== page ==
How to Harness the Power of The Modern Data Stack

For Dave DeWalt, Founder and Managing Director of advisory firm (and Immuta investor) NightDragon, the modern data stack–like dragons–has a compelling dual nature. Balancing power with danger, both evolving data stacks and dragons contain immense potential strength that can (quite literally) go up in flames if not managed properly.

DeWalt, John Cordo, Principal at NightDragon, Mike Holmberg, Data Privacy Tech Leader at HP, and Matthew Carroll, CEO & Co-Founder of Immuta discussed this concept in their webinar Taming the Data Dragon: Why Managing Access Is Critical for the Future of Data Use. In this blog, we’ll define the modern data stack, highlight these data-driven leaders’ three key insights about addressing prevalent challenges, and explore how to make the power of modern data work for you.

What is the Modern Data Stack?

Over time, the platforms and tools available for data collection, storage, and analysis have evolved significantly. Legacy data stacks were traditionally composed of a select amount of on-premises tools with distinct data storage and processing functions. Due to their static nature and somewhat limited processing power, these tools alone have been unable to scale alongside the overall evolution of data use and resources.

To facilitate this need to scale, modern data stacks involve a wider variety of tools. The modern data stack is made up of a combination of on-premises and cloud-based software tools used to gather, store, process, and analyze data resources. By incorporating cloud-based platforms into the data stack, organizations gain the capacity to scale more effectively as they grow their data, users, and use cases.

Typical Components of the Modern Data Stack

While use case and industry variety means that there’s no standard blueprint for the modern data stack, there are a handful of common components that can be found across most organizations. These components include:

  • Data Collection: These are tools meant to research and collect data from a vast array of sources, from users and customers to existing data sets and beyond. Examples of data collection tools include Salesforce, Hubspot, and Zendesk.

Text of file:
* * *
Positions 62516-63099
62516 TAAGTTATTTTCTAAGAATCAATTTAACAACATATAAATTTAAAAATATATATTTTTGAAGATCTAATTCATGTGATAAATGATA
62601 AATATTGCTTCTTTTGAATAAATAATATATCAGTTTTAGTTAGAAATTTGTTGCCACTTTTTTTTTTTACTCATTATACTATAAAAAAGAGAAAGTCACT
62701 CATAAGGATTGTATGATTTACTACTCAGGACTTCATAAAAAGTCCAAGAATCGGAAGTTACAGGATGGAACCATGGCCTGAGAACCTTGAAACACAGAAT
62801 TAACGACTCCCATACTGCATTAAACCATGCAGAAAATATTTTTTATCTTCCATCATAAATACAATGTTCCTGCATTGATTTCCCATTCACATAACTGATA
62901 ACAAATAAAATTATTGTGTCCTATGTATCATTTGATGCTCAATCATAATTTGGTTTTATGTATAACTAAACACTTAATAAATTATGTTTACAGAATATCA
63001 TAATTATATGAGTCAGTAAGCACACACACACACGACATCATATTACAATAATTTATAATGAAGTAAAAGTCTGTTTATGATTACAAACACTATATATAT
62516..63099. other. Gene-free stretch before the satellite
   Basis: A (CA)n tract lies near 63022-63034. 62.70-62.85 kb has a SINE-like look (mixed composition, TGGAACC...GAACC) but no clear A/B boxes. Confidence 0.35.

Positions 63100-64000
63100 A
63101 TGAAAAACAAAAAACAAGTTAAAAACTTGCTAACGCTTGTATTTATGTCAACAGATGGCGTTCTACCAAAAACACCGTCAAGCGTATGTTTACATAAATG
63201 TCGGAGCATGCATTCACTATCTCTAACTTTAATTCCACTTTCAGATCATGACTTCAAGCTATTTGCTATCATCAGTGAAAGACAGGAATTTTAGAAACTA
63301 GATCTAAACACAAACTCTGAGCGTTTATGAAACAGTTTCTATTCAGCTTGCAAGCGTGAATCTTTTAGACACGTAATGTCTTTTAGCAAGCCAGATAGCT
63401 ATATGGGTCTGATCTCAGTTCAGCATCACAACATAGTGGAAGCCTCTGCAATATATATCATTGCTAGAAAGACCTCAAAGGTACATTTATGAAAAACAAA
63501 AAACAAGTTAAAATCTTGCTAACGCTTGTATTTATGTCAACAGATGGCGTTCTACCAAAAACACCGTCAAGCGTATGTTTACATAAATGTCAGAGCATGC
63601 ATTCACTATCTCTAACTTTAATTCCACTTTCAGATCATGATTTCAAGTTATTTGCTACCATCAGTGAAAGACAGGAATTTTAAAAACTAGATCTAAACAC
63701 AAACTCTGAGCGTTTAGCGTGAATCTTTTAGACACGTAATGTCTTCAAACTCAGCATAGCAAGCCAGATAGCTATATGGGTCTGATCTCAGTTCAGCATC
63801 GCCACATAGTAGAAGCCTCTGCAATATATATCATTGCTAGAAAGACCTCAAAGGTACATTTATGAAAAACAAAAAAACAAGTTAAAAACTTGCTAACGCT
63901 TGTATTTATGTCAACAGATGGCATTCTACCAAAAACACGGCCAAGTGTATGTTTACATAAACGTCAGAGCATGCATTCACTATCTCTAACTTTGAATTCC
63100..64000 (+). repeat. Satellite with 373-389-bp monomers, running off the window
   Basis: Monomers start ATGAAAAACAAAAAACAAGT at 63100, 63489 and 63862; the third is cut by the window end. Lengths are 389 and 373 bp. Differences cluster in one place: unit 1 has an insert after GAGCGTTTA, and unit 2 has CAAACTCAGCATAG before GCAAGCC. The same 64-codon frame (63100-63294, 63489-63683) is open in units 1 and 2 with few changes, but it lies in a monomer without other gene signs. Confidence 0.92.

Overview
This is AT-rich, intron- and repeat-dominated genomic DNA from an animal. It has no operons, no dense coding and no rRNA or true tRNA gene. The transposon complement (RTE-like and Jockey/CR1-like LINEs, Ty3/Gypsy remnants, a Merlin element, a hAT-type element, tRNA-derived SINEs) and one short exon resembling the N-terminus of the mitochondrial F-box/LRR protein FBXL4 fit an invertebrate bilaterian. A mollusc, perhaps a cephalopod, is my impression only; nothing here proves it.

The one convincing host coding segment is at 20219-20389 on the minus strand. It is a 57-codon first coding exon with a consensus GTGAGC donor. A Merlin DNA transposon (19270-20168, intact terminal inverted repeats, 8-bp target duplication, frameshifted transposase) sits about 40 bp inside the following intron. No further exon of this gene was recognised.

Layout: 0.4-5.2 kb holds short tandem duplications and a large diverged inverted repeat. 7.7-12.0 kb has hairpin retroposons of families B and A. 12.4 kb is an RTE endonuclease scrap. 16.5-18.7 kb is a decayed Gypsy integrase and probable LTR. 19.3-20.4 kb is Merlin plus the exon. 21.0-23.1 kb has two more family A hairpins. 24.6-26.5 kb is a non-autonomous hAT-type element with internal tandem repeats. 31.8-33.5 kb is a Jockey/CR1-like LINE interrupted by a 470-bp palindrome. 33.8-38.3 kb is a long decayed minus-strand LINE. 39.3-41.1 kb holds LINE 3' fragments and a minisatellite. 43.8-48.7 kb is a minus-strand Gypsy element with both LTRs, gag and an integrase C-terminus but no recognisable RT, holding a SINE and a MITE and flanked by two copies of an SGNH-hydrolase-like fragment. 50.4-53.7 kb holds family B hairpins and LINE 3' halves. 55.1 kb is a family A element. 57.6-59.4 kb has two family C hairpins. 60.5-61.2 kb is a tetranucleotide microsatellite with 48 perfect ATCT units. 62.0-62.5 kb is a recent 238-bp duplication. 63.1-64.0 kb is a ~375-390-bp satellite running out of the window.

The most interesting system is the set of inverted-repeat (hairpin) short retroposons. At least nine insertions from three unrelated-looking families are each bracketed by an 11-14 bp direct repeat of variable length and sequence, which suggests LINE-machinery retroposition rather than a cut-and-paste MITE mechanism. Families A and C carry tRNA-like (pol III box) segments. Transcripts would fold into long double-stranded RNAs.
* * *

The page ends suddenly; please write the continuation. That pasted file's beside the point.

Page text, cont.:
• Data Integration & Transformation: These tools are used to ingest, consolidate, clean, and transfer data from its original raw state to something accessible and consumable by data users. Examples of integration and transformation tools include dbt, Fivetran, and Talend.
  • Business Intelligence (BI) & Analytics: These tools are meant to facilitate the efficient use of data resources by data users within the ecosystem, driving business objectives and enhanced insights. Examples of BI & analytics tools include Tableau, PowerBI, and Looker.

Common Challenges of the Modern Data Stack

Most data stack challenges are rooted in the sheer volume of data involved in modern use and analytics. During the advent of data use, information was collected and stored in smaller quantities and often kept separate from other technology by firewalls and other defensive mechanisms. “Now we’ve just had this massive explosion of data,” noted DeWalt. Holmberg echoed his sentiment that there is simply more data now than ever before.

On top of the growing amount of data, the hybrid nature of the modern data stack broadens the locations in which data is being stored, accessed, and utilized. This comes from the increasingly common migration to the cloud, as the promises of cloud storage and computing influence more organizations to make the move. In addition, the “work from anywhere” model of business spurred by the Covid-19 pandemic means that data is accessed from more locations than ever before. Add in the growing number of data privacy regulations impacting data use, and you’ve got a troublesome stew of sensitive information, users who need to access it, and laws that govern its utilization.